Last week we talked about hooks that begin and end scenes. This week we’ll switch gears a little and talk about setting. Not just the importance of the overall setting for a book, but what purpose setting can serve for each individual chapter or scene.
For me, setting is excellent for doing one or more of these three things in each scene.
1) Establishing general information for the reader
This is one of the basic reasons we use setting in a book. To reveal to the reader a time or place. To create a world for them based on a time period, geography (fictional or real), which also means everything from location in the world to location like a specific house or landmark in a town. This includes time of the day and the conditions of those days, such as weather.
2) Creating a mood or a feeling
Setting a story in a particular place is often an important decision and integral to the make-up of a book. This becomes even more important when you break it down into chapters. If your character is feeling worried or upset or scared, having them deal with these thoughts during a thunderstorm or in the dark of night helps enhance their feelings. Likewise, a walk or picnic in sunshine can either help display your characters feelings of buoyancy and happiness or work as an interesting contract to opposite feelings. Does the sun irritate them? Do they snatch down shades because it’s too bright or make faces at flowers and families picnicking in a park because it contrasts with their feelings? Using bits and pieces of a setting, even a particular place or time of year, can create a particular mood or enhance a character’s thoughts and bring more depth to a scene.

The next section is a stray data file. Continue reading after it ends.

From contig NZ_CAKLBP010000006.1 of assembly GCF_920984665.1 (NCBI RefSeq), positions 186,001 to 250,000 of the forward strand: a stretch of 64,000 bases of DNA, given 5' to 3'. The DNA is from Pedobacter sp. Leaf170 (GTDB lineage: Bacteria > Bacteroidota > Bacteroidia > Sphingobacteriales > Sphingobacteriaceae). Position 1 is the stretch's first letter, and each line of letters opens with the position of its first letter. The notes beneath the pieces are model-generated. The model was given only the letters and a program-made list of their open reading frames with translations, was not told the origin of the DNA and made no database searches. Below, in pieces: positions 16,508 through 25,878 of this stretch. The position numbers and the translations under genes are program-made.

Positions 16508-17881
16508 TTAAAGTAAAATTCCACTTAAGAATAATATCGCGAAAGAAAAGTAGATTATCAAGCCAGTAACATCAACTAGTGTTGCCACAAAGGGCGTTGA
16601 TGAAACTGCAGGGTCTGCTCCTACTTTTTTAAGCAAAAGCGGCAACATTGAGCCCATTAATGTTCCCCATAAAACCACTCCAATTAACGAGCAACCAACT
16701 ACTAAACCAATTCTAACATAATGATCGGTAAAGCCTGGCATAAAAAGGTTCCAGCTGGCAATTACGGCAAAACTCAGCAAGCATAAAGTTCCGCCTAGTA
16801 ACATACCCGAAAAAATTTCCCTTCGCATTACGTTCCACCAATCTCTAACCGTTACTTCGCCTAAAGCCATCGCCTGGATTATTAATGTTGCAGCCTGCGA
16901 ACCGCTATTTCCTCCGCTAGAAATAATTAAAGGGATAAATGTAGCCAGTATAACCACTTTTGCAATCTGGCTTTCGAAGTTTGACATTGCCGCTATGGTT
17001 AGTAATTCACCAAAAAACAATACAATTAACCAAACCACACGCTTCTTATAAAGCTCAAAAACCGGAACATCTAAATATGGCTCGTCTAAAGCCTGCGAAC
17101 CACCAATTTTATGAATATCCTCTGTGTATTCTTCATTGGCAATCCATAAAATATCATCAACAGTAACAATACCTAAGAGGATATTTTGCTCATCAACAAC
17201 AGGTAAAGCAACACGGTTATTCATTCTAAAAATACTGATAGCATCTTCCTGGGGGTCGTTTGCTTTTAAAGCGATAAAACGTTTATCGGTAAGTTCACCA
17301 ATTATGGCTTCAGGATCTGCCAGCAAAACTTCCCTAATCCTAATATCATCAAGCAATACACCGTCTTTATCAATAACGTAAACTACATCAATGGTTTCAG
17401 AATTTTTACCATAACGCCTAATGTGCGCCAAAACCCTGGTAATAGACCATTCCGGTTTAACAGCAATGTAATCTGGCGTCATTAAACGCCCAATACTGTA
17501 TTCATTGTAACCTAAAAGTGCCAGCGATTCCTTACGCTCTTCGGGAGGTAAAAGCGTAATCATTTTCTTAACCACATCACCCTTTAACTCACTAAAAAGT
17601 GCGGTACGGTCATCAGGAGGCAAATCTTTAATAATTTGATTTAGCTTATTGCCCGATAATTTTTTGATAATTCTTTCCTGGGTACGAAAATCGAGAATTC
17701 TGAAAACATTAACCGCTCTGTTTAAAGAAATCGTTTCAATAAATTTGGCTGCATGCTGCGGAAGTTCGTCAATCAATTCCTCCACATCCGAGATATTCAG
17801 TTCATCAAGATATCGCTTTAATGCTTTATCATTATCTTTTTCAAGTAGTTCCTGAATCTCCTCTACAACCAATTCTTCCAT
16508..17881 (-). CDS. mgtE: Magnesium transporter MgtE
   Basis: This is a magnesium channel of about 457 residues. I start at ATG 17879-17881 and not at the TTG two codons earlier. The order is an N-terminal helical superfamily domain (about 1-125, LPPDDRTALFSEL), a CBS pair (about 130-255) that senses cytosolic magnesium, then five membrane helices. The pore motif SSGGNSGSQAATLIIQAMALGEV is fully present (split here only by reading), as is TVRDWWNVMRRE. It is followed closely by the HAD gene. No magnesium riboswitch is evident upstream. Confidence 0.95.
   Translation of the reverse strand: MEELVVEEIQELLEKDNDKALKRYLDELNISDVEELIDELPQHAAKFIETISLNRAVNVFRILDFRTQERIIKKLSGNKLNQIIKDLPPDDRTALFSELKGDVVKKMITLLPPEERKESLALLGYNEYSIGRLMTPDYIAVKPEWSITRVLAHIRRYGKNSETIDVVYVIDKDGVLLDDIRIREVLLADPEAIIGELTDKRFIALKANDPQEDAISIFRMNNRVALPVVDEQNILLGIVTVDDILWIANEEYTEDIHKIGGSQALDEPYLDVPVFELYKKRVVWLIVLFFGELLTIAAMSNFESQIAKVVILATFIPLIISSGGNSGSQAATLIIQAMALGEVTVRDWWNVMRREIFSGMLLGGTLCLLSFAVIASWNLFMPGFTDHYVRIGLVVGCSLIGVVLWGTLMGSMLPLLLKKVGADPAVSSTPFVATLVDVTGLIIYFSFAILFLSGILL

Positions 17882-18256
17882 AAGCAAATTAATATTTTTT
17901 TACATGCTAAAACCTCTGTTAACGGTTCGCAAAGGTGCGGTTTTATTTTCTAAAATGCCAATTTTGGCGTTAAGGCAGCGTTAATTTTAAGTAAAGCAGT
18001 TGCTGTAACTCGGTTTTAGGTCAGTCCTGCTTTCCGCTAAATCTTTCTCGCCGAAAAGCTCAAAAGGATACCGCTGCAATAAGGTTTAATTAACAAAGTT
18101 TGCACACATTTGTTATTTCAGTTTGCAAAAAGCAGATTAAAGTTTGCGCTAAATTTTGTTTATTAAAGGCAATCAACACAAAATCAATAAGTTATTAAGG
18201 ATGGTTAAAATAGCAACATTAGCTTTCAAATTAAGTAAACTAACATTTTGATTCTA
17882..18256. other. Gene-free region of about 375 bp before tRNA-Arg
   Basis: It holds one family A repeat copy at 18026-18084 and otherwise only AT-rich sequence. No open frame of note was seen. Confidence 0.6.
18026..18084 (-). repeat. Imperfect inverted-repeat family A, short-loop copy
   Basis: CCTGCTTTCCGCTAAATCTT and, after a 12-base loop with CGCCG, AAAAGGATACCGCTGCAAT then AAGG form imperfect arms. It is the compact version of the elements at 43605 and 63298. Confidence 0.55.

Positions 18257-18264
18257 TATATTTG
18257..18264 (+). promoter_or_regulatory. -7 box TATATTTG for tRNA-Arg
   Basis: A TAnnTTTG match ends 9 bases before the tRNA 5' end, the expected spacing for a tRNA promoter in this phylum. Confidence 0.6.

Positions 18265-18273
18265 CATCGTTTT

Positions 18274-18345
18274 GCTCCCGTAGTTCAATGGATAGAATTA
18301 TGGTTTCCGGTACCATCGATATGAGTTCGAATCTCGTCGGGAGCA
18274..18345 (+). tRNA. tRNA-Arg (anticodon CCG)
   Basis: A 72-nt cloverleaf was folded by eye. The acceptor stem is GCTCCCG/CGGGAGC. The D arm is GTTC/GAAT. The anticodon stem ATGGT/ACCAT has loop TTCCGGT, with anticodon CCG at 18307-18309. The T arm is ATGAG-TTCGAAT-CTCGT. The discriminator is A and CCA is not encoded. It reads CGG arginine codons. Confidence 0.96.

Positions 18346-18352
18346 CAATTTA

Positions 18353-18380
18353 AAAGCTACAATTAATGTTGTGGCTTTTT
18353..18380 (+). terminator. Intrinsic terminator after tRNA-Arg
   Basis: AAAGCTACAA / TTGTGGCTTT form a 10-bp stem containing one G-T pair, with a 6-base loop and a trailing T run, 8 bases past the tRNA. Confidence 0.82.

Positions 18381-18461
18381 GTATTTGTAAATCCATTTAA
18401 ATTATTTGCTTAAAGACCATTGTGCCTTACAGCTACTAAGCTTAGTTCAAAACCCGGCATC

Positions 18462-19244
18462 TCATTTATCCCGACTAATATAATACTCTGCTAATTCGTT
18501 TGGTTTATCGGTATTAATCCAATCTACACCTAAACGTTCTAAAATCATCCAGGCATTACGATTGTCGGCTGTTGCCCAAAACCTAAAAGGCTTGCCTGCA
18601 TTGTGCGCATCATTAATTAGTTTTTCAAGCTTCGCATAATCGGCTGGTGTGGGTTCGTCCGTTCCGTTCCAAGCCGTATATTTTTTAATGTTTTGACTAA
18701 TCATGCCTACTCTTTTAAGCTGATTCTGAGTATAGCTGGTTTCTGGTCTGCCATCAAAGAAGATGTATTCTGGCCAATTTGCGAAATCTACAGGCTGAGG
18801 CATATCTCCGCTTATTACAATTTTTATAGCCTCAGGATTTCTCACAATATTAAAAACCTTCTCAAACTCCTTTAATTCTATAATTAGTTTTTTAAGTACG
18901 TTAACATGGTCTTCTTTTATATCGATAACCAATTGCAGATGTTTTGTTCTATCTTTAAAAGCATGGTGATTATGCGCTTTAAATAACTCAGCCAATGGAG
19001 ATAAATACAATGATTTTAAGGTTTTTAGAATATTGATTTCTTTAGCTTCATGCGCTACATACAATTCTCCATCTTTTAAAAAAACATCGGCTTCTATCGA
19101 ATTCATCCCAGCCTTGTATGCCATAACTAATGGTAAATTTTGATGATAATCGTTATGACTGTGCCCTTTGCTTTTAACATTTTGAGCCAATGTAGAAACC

3) Grounding characters
This is one of my favorite uses of setting. Grounding my characters in the setting, which involves letting them engage in their surroundings. It’s a great way to SHOW the reader about the setting and SHOW them more about the character at the same time.
This might look like a character gripping tightly to a water glass or spinning it in circles on a table if they’re out to dinner. This allows them to interact with their surroundings, showing us more about where they are instead of them hovering in any random place, and also reveals more about the character. They’re nervous or worried or naturally fidgety.
It could also look like a character strolling through a forest and stopping to snatch up a twig and use it to knock against the trees as they walk. More information about where the character is. Or the character could be kicking with abrupt swipes at loose pebbles on the ground to show they’re angry.
Letting your characters interact with their surroundings is a great way to bring a setting to life and show instead of tell how they’re feeling. It also helps give your reader a sense of location instead of hovering in the character's head for too long, not knowing where they are or what they're doing while they're thinking or talking.
Setting can be a great asset to building a plot beyond events and characters beyond simple characteristics. What are some ways you enjoy using setting in your stories or what are some interesting ways you’ve seen settings used in stories you’ve read?